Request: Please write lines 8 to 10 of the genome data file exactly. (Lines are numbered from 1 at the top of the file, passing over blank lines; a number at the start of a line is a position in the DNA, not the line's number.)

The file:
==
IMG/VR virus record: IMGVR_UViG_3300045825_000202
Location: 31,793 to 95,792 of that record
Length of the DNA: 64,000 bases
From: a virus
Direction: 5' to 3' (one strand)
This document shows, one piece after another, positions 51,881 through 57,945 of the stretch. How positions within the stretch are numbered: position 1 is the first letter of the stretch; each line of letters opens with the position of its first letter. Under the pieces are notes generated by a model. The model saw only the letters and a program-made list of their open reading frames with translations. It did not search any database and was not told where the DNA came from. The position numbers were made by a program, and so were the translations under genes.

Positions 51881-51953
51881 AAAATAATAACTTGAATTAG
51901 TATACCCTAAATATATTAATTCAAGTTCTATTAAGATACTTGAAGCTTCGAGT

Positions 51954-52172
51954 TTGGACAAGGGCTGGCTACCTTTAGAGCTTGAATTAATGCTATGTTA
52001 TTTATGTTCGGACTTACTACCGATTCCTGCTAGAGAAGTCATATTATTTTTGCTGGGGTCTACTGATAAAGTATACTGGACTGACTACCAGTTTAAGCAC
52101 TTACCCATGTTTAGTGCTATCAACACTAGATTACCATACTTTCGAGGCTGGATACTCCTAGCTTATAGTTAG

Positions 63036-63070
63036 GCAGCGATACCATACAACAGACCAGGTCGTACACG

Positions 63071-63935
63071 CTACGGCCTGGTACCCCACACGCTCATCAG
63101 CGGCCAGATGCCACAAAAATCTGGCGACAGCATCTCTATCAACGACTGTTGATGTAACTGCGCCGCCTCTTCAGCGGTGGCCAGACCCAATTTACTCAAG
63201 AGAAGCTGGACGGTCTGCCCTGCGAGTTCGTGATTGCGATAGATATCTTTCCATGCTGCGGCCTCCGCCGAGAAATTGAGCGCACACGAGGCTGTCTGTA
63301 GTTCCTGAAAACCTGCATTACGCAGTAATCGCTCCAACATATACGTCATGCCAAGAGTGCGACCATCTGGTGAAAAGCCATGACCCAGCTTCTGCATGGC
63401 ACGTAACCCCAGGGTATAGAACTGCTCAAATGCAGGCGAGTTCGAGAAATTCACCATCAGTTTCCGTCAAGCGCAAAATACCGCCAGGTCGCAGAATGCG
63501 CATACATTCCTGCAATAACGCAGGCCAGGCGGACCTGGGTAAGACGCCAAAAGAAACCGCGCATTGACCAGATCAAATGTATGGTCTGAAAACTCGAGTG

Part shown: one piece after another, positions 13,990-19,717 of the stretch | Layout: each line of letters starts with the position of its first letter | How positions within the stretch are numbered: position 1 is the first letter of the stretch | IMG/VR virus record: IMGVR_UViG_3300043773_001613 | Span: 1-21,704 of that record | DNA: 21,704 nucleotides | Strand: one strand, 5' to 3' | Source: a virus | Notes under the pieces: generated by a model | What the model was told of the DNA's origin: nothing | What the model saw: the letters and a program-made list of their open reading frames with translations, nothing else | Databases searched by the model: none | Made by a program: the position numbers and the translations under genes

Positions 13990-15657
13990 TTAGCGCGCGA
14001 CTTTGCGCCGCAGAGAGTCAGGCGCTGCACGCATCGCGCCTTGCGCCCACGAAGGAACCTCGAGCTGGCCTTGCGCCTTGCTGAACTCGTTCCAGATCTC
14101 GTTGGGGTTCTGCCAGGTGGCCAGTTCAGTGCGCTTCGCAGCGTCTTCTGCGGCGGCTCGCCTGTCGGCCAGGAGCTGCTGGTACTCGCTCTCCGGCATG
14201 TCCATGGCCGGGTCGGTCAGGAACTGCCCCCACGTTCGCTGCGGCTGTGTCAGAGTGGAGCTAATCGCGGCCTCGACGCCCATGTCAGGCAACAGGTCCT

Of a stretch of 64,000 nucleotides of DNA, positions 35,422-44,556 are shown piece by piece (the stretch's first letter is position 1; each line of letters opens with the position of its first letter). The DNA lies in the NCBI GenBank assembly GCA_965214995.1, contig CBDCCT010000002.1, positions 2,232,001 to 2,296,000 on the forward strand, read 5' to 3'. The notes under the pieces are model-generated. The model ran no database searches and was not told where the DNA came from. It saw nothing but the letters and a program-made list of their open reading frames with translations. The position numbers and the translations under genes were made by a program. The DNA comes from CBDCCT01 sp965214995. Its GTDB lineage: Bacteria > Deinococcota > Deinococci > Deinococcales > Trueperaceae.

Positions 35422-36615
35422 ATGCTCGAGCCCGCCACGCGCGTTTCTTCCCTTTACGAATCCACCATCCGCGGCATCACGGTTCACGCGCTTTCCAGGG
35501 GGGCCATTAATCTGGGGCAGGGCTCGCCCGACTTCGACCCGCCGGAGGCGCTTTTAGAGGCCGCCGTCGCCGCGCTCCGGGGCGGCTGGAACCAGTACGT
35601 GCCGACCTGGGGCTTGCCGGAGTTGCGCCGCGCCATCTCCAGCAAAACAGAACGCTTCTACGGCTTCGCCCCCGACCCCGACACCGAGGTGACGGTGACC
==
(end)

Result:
51881 AAAATAATAACTTGAATTAG
51901 TATACCCTAAATATATTAATTCAAGTTCTATTAAGATACTTGAAGCTTCGAGT

Positions 51954-52172